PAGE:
Thursday, August 21, 2014

The Catholic Church Opposes Ice Bucket Challenge . . .


 

The Catholic Church is one of, if not my biggest, pet peeve. This time I have a new reason to be flipping my lid. For maybe the first time in a very long time, ALS is getting a lot of attention and significant donations (42 million) are being made to fund research and medication. So what does the Catholic Church do, specifically the Archdiocese of Cincinnati? They come out against the Ice Bucket Challenge, which the biggest cause for hope and life that people afflicted with ALS have had in our lifetime. Only 30,000 people suffer from this disease in this country. That means it is not profitable for pharmaceutical companies or researchers to find cures or drugs for this small population. Without help, these thirty thousand people will deteriorate physically until they are in a vegetative state and die. No hope, no cure, no nothing . . . until now. But the church wants to put an end to this.

You may want to know why the Church would take such a stand? It’s urging all members of the church and telling principals of Catholic schools to stop students from taking the challenge. It seems part of the research being done for this disease uses embryonic stem cells and that goes against church doctrine. It’s not moral according to the Church. The ALS Association isn’t considered pro-life because of the type of research they fund. But the research they are doing is for the purpose of saving existing lives and ending suffering. They are trying to save the lives of mothers, fathers, young men and women that are their sons and daughters. ALS is a fatal disease that causes years of suffering. How is trying to end that disease, by whatever scientific means possible, not pro-life? How long will it take for other dioceses to jump on board and try to put an end to the hope all these people and their families have had for a brief few days? It’s unconscionable plain and simple.

ALS patients need a cure and these donations may well bring about one or at least get them closer to one. The Catholic Church has too much say over what we do or don’t do. They want to tell us what movies we can watch; whether or not we can use birth control; how much money we should put in the collection plate; who to vote for; and now what charity or causes we can donate our money to! Meanwhile, they have their own set of problems that they need to focus on. Priests are still abusing children. Victims of prior abuse are still suffering the effects of that abuse. They have a long history of immorality within the church and plenty of documents that they have hidden away or destroyed. How about they turn their attention internally and leave the daily living of our lives to us. We were given free will and a conscience to guide our actions and that is exactly what we should all do. I don’t think the Church, with it’s long history of immorality, should be counseling anyone about anything.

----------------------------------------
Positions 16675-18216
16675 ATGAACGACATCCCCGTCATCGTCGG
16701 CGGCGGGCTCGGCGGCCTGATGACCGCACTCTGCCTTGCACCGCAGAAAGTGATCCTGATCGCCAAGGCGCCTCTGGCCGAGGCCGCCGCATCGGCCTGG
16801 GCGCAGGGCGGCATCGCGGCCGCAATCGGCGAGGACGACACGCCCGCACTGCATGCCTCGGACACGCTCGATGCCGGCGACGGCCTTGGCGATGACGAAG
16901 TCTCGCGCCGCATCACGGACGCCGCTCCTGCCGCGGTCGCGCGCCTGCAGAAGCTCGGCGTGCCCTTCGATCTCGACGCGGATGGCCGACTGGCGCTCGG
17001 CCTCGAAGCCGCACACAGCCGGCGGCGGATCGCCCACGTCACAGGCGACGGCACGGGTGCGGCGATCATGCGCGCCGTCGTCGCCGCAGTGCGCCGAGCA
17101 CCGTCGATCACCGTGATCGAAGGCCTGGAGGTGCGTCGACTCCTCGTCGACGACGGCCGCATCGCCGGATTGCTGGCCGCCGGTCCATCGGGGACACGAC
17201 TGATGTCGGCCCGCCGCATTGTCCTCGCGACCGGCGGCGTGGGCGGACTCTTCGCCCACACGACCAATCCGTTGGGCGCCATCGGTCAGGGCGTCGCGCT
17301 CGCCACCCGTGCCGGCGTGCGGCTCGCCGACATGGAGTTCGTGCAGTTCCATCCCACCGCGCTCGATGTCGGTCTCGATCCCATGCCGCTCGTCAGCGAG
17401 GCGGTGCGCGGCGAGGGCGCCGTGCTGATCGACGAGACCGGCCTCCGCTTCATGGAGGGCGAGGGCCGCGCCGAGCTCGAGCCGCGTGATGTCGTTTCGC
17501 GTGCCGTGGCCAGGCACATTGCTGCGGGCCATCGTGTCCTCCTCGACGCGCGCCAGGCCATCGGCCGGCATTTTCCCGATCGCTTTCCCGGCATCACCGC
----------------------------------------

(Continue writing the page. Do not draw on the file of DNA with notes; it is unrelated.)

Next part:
Friday, August 15, 2014

A Mother's Worry Is Black and White

 
Amadou Diallo Died February, 1999 

Last night I woke myself up, tossing and turning, and suddenly found tears streaming down my face. The picture of Michael Brown, the teenager killed in Ferguson, flashed in my mind. Unarmed and killed with his hands in the air by the very police who swore to protect the citizens of that city. He was going to start college the next day. Then more tears. I’ve been reading a lot about what happened in Ferguson, Missouri and it’s affected me deeply. I think back to Trayvon Martin, who was hunted down in Florida by vigilante, George Zimmerman, after coming back home with snacks he bought. He was walking through his own apartment complex, but he looked suspicious because he was wearing a hoodie in the rain. I recently read about John Crawford, the 22 year old black man who was shot and killed by police in a Walmart in Dayton, Ohio, for holding a toy gun. He was on the phone with the mother of his two children at the time. She heard the shots and his cries. And then there is Eric Garner, the man who was placed in a chokehold in Staten Island and died moments later. His crime? He wasn’t doing anything when the police went up to him. He did have a rap sheet and pending cases for selling illegal cigarettes. Illegal cigarettes have been sold on the streets of New York since I was a kid. My mother would buy a six month supply when the truck came up our block. It’s nothing new. Garner was not armed. He weighed over 300 pounds. He had asthma. Police say he resisted arrest. How much resisting could he do against four officers? Maybe he was resisting arrest or maybe he was resisting harassment. How far could this man have gone if they left him alone while they found a less forceful and legal way to arrest him? He even said, “I can’t breathe,“ six times. It fell on deaf ears. Now this man, the father of six children, is dead, killed by an officer with a record of falsely arresting and abusing people.